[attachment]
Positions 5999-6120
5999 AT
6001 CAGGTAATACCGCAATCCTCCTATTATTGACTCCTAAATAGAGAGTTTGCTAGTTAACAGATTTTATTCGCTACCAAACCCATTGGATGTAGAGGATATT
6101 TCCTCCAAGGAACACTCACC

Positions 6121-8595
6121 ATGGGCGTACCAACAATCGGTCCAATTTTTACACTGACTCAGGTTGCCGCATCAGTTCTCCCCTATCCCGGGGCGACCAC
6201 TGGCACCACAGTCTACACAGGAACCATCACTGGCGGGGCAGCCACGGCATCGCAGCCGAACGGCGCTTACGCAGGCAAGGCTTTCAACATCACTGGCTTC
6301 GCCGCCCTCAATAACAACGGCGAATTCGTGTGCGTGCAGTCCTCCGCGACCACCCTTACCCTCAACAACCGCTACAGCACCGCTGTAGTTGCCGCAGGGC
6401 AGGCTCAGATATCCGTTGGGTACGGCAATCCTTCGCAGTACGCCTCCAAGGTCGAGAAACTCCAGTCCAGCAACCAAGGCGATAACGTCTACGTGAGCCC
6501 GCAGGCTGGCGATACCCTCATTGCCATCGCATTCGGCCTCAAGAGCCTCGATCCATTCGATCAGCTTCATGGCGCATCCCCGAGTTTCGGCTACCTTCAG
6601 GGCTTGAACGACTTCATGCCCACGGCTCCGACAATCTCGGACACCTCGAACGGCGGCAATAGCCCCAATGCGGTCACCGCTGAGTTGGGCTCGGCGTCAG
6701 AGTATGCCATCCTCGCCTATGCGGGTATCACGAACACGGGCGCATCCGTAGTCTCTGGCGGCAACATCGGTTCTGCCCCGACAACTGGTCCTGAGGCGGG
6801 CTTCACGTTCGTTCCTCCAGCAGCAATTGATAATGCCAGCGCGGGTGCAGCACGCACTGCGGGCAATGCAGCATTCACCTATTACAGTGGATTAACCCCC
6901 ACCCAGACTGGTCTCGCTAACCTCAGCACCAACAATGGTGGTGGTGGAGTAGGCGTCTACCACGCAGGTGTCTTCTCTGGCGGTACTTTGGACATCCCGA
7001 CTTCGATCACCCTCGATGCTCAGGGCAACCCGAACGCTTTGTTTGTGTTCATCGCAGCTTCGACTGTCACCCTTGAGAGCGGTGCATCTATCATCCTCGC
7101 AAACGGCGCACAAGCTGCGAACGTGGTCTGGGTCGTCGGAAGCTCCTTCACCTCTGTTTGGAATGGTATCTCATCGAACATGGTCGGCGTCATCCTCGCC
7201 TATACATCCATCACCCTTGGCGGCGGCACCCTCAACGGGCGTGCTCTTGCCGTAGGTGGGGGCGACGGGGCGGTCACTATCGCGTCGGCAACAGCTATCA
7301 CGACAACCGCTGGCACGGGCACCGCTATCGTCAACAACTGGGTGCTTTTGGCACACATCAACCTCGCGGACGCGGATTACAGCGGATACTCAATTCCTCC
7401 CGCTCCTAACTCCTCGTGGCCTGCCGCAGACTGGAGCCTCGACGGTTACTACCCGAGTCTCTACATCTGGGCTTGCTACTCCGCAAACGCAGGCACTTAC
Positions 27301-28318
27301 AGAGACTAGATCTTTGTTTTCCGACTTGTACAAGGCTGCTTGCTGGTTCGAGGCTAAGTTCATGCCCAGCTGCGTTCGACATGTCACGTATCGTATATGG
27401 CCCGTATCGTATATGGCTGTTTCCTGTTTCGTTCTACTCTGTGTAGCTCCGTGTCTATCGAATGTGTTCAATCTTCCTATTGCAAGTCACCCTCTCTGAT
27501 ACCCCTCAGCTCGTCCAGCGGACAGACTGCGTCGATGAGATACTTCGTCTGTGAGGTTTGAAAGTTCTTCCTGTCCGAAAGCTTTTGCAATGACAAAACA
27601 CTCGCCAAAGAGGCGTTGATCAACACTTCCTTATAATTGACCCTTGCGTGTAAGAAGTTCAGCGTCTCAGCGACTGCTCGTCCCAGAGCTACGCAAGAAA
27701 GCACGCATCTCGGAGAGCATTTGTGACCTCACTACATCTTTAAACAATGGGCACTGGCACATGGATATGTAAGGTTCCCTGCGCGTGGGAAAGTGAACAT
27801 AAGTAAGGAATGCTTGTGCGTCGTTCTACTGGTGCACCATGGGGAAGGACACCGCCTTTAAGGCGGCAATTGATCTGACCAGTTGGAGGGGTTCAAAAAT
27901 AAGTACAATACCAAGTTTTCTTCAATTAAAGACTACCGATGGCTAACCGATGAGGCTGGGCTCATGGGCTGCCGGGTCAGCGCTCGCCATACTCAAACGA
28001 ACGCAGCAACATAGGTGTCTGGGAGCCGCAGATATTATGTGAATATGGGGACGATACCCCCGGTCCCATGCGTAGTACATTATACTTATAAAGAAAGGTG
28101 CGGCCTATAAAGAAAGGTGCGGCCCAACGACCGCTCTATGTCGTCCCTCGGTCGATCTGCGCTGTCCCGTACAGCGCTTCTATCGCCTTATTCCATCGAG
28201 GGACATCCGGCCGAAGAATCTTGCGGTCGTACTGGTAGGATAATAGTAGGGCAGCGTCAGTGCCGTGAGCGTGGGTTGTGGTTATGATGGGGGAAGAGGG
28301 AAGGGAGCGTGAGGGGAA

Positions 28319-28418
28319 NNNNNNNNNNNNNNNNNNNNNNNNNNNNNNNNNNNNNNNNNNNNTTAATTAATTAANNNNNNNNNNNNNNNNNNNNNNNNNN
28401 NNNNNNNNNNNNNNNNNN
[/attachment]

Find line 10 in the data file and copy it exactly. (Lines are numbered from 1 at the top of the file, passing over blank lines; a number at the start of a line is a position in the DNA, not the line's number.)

6501 GCAGGCTGGCGATACCCTCATTGCCATCGCATTCGGCCTCAAGAGCCTCGATCCATTCGATCAGCTTCATGGCGCATCCCCGAGTTTCGGCTACCTTCAG